In 2015 gross inland energy consumption in the European Union (EU) is below its 1990 level but EU dependency on fossil fuel imports is on the rise.
Gross inland energy consumption which reflects the energy quantities necessary to satisfy all inland consumption amounted in the European Union (EU) to 1,626 million tonnes of oil equivalent (Mtoe) in 2015. This is 2.5% below its 1990 level and down by 11.6% compared to its peak of almost 1,840 Mtoe in 2006.
According to the figures published by Eurostat, the statistical office of the EU, fossil fuels continued to represent by far the main source of energy accounting for nearly three-quarters of the EU energy consumption of in 2015. Their share has constantly decreased over the past decades, from 83% in 1990 to 73% in 2015. On the other hand, the EU dependency on imports of fossils fuels has increased, with 73% imported in 2015 compared to 53% in 1990. While in 1990 one tonne of fossil fuels was imported for each tonne produced in the EU, by 2015 three tonnes were imported for each tonne produced.
Turkey largest energy consumer in Balkans
In the Balkans, the largest energy consumer is Turkey with 131.9 Mtoe of energy consumption in 2015. It is a significant increase from 52.3 Mtoe in 1990 and 85.6 Mtoe in 2005. In Romania, energy consumption decreased from 58.1 Mtoe in 1990 and 39.2 Mtoe in 2005 to 32.4 Mtoe in 2015.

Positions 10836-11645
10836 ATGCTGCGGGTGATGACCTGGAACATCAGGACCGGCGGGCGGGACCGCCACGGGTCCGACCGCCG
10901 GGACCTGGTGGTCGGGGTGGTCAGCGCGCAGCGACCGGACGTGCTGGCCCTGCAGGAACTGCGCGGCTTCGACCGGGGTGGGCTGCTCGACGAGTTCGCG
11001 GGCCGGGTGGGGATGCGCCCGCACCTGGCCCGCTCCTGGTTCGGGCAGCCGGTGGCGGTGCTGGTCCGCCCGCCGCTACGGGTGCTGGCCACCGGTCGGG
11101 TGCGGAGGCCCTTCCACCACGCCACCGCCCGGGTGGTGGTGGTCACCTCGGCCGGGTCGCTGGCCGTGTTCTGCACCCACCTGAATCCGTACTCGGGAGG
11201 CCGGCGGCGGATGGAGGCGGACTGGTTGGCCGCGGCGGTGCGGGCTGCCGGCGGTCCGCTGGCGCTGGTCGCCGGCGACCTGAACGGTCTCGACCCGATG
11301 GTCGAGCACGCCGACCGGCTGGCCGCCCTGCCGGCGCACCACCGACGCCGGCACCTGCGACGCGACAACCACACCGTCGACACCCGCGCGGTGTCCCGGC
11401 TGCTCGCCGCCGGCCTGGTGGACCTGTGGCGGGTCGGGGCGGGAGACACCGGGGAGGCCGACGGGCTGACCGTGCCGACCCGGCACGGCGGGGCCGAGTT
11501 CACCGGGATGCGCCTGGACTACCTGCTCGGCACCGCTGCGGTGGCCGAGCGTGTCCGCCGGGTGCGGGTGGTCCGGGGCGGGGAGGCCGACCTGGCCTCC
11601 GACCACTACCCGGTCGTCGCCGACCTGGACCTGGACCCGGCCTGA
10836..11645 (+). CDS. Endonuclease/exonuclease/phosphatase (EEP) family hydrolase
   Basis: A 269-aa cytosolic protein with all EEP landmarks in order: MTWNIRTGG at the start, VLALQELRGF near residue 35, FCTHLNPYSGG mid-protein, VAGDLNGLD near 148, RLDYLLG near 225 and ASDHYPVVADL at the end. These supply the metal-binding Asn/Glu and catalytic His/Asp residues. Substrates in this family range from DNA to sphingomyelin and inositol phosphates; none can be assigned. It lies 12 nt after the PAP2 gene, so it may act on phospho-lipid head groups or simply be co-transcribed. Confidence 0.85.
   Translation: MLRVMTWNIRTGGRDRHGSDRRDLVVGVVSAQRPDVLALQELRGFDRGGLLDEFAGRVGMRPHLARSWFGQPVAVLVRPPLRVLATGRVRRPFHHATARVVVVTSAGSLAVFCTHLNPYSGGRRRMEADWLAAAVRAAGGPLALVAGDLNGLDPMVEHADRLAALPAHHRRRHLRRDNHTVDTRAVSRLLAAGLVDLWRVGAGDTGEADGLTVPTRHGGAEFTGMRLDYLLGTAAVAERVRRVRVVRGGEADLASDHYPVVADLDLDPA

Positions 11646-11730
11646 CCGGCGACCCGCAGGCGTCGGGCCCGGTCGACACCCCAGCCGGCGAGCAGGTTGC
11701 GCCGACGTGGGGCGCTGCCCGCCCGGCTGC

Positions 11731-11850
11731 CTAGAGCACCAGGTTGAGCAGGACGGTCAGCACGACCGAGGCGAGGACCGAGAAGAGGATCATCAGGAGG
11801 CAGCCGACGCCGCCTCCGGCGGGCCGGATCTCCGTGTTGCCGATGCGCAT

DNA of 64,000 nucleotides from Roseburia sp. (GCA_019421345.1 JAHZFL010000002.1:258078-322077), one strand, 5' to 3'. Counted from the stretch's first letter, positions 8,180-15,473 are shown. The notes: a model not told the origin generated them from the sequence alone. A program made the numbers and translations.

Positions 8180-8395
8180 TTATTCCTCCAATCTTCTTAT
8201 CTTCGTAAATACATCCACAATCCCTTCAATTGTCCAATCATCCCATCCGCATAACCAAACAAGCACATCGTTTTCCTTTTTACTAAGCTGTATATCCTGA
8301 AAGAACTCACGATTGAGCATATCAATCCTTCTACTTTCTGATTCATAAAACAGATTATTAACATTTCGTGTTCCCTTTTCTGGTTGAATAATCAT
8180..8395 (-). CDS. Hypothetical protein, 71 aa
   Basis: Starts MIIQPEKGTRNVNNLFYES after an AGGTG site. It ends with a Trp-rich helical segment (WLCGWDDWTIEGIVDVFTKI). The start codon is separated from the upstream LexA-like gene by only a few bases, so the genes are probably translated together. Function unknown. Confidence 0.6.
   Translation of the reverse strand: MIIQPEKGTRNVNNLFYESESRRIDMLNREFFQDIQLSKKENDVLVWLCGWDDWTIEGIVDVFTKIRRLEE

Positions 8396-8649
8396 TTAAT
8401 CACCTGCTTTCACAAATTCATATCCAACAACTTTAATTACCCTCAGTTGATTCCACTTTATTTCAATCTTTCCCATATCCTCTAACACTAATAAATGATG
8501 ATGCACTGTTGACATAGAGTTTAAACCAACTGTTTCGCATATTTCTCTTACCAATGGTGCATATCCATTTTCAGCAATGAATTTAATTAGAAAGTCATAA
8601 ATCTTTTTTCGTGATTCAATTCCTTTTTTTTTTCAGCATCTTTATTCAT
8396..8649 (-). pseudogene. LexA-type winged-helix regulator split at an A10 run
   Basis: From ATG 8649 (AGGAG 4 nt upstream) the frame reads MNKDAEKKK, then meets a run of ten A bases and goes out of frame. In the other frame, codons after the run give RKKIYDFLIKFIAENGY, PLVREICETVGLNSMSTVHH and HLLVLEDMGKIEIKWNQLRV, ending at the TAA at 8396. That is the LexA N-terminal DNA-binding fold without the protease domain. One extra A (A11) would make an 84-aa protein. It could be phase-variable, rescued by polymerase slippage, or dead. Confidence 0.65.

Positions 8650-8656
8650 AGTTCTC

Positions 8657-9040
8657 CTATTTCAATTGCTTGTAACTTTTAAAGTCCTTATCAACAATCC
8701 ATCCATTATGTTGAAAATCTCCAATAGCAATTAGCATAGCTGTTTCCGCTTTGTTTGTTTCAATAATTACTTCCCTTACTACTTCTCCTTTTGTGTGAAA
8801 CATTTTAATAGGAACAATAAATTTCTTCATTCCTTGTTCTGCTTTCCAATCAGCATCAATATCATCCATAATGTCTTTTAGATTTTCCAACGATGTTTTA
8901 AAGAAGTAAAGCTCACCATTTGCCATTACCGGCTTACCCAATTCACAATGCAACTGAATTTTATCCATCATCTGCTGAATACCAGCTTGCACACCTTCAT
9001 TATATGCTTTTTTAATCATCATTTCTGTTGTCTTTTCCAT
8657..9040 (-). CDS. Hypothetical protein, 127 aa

When it comes to the share of fossil fuels, Cyprus is the country which is the most reliant on fossil fuels with 94% of energy consumption from fossil fuels. In 1990, this country was 100% reliant on fossil fuels.
The share of fossil fuels has decreased over the period 1990-2015, most notably in Romania, from 96% to 74%, Macedonia, from 98% to 76%, and Albania, from 76% to 59%. Turkey is the only country with the increase in the share of fossil fuels.
According to the data, the most dependent country on fossil fuels import is Cyprus with 103% of import dependency on fossil fuels. Of all Balkan countries, Albania is the least dependent on fossil fuels import with only 11%. Its dependence on fossil fuels import decreased from 73% in 2005.
EU committed to 20% reduction of energy consumption
Fossil fuels include all non-renewable energy sources such as coal, coal products, natural gas, derived gas, crude oil, petroleum products and non-renewable wastes. They are carbon-based and their combustion results in the release of carbon into the Earth’s atmosphere. It is estimated that roughly 80% of all manmade CO2 and greenhouse gas emissions originate from fossil fuels combustion.
The EU has committed itself to a 20% reduction of energy consumption by the year 2020 compared to baseline projections. This objective is also known as the 20% energy efficiency target. In other words, primary energy consumption should not exceed 1,483 Mtoe while final energy consumption should not exceed 1,086 Mtoe in 2020.
Energy and climate change objectives for 2020 include the reduction of greenhouse gas emissions by 20%, the increase in the share of renewable energy up to 20% and a 20% improvement in energy efficiency.
The EU Directive on energy efficiency adopted in 2012 establishes a common framework of measures for the promotion of energy efficiency within the EU to ensure the achievement of the 20% headline target on energy efficiency. In 2014, EU countries agreed on a new energy efficiency target of at least 27% or greater by 2030 while the European Commission proposed for 2030 a binding energy efficiency target of 30% for the EU.